Valued readers: This is my 50th column. Wow, how time flies. At this occasion, I want to pause, take a big breath, and let you all know how much I appreciate your interest in this magazine/blog and my articles. Special thanks go to all those who have invested further and corresponded with me, either shooting the breeze or asking questions that actually became future column-fodder. Please continue, as I occasionally feel the massed weight of subjects already covered may be painting me into a corner… But to all, again, thanks for sticking around.
It’s graduation time again and some of you may be part of the current horde of practice-room escapees that is being released onto an unsuspecting world. If your school managed to touch on topics like fiscal self-management, rudimentary accounting, and retirement plans, that’s good, as the history of music is littered with talented and supremely-skilled ne’er-do-wells, simply because they didn’t know how to handle the fruits of their art.
However, let me suggest to you that there is another dimension to survival that isn’t common in the curricula: entrepreneurship. If you are reading this, you are probably contemplating joining the world of the commercial freelancer, where survival is not just a confluence of artistic skill and passion, but also the organization and use of hundreds, perhaps thousands, of individual connections in a complex, largely unstructured work environment.
At the beginning of the last century, the average professional musician was a cog in a larger artistic machine. In short, a sideman. His fellow artists were so homogenized that they were essentially interchangeable (within finite, narrow genres), separated almost solely by skill level. Connecting performer with audience was someone else’s marketing job (impresario, orchestra management, broadcaster, record company, etc.) Those not laboring along those lines were teachers of ones who wanted to be. The experience of music itself was almost entirely a human endeavor, from the pianist in the parlor and the choir in the church to the Metropolitan Opera.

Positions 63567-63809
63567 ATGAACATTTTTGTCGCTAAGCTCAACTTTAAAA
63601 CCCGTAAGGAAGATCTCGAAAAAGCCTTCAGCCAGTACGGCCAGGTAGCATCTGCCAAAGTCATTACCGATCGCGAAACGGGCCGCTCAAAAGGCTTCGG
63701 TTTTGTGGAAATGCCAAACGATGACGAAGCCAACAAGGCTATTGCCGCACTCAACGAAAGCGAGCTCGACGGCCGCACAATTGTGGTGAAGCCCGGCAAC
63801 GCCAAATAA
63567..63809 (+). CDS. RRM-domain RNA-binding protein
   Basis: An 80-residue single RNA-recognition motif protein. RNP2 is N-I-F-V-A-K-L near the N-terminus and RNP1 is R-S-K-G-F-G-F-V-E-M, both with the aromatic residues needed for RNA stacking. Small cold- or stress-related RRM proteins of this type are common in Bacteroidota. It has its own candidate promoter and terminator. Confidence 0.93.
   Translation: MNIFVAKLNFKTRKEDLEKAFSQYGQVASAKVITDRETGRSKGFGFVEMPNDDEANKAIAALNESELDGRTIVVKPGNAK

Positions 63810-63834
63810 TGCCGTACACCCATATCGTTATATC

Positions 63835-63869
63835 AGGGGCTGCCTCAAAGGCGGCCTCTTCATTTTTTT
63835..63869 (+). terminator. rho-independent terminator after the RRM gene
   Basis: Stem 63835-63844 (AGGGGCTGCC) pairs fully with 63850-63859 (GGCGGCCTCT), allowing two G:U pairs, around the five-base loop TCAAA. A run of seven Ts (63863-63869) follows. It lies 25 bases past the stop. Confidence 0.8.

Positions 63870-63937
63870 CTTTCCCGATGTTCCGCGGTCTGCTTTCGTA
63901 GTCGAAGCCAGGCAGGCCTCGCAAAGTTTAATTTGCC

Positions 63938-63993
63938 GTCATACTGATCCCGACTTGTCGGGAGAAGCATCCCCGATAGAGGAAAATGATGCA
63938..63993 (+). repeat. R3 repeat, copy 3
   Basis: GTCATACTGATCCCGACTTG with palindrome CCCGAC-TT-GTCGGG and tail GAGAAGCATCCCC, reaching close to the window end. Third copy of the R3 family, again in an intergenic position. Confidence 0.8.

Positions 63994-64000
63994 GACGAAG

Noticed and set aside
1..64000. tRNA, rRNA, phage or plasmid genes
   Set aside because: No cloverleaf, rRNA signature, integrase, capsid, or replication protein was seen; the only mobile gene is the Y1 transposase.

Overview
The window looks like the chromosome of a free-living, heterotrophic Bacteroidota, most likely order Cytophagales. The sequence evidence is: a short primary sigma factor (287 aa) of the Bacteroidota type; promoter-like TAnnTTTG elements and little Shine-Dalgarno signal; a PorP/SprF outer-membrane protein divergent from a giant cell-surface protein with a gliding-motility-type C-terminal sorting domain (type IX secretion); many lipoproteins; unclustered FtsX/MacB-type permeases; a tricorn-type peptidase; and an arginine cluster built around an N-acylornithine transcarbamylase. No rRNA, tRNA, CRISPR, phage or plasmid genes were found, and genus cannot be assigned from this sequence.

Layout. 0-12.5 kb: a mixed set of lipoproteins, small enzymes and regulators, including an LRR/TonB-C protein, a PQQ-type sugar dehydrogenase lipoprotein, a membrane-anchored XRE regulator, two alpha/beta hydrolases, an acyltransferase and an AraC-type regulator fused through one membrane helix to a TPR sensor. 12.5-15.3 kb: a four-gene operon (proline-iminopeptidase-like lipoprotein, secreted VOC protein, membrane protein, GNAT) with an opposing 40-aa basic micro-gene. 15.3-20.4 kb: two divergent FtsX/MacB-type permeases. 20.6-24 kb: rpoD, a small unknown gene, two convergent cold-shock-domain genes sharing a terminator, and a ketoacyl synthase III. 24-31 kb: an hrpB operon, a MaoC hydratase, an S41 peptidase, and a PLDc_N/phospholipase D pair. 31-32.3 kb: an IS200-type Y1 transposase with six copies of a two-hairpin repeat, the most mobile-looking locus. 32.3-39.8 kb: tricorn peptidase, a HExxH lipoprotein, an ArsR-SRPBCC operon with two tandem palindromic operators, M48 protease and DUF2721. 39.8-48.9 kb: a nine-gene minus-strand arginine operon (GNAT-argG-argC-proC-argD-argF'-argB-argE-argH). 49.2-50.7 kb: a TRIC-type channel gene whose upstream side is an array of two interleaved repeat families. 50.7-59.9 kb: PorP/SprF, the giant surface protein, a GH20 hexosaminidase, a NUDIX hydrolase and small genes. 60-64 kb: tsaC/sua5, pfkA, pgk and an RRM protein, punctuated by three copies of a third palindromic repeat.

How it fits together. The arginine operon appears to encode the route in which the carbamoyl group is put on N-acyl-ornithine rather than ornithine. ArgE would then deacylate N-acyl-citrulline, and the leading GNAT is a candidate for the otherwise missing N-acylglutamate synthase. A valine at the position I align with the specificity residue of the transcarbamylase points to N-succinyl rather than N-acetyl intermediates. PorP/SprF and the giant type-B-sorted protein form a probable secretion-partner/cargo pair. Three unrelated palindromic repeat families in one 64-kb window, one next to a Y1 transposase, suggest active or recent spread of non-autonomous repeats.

For the next hundred years, what we saw in our marketplace evolution was a bumpy, but inexorable consolidation of musical forces due to public tastes and advancing technology. Broadcasting and recording slowly reduced the number of actual musicians performing at any given moment. Popular music (rock & roll and its successors) shrank the basic musical unit from large orchestras and “big bands” to combos. Later, analog and digital synthesis (and sampling that followed) further eroded or replaced traditional jobs for some musicians. Currently, we are living through the breakdown of venerated models of record companies and retail record stores as methods of production and distribution connecting artist with audience. Even the modern musician’s union has shrunk to a tenth of its historic membership levels, as this consolidation made the ratio of sidemen-to-leaders smaller and the perceived need for union organization and representation in each musical unit less. Where it’s going is a topic for another day…
The “fewer-big-winners-getting-rewarded-for-the-efforts-of-many-non-winners” model is already under challenge. While there will always be hugely lucrative rewards for the famous household names, the democratization of production and distribution (what a mouthful!) of music will mean more and more musicians, if they are willing and able to assume the traditional duties of record company and record store and reach their more finite crowds, can survive and do all right. For the live performer, who lives and dies by connection to his audience, it will be the difference between newspaper advertising and targeted guerrilla marketing.
In such a world, the competition to reach more diverse and possibly smaller constituencies will favor those with more than just superior chops and good self-management. Once again, the missing component, not taught in many or any schools, is entrepreneurship.
To the non-musician’s dictionary, it’s the organization or management of any enterprise, especially a business, usually with considerable initiative and risk. To the freelancer, it’s the ability to not just steer the “vehicle” of one’s career, but to draw the map one will follow as well as get out and push, when necessary. When conventional career paths and strategies fail to work for some, the entrepreneurial-savvy among them will find a way to, as Clint Eastwood drilled into his marines in “Heartbreak Ridge,” “Adapt. Improvise. Overcome.” Applied to some freelance careers, it can be more valuable than the best chops.
True entrepreneurship is a spirit and a passion, universal and time-tested. As a compendium of salesmanship, marketing, and creative thinking, finding a good education in it may be a bit complicated, particularly if not taught within the context of your musical training. The trendy tools and specifics of it, however, are not, for what’s “hot” in socio-techno circles can be gotten at any community college and even online.
If conventional career paths should fail you, entrepreneurship, the ability to “adapt, improvise, overcome” may be your ticket to stay in the game. If most freelance careers are “last man standing” marathons, then musicians who are capable of refocusing their abilities and redefining their careers will inevitably survive longer and enjoy the trip more than their one-trick-pony dropout brethren.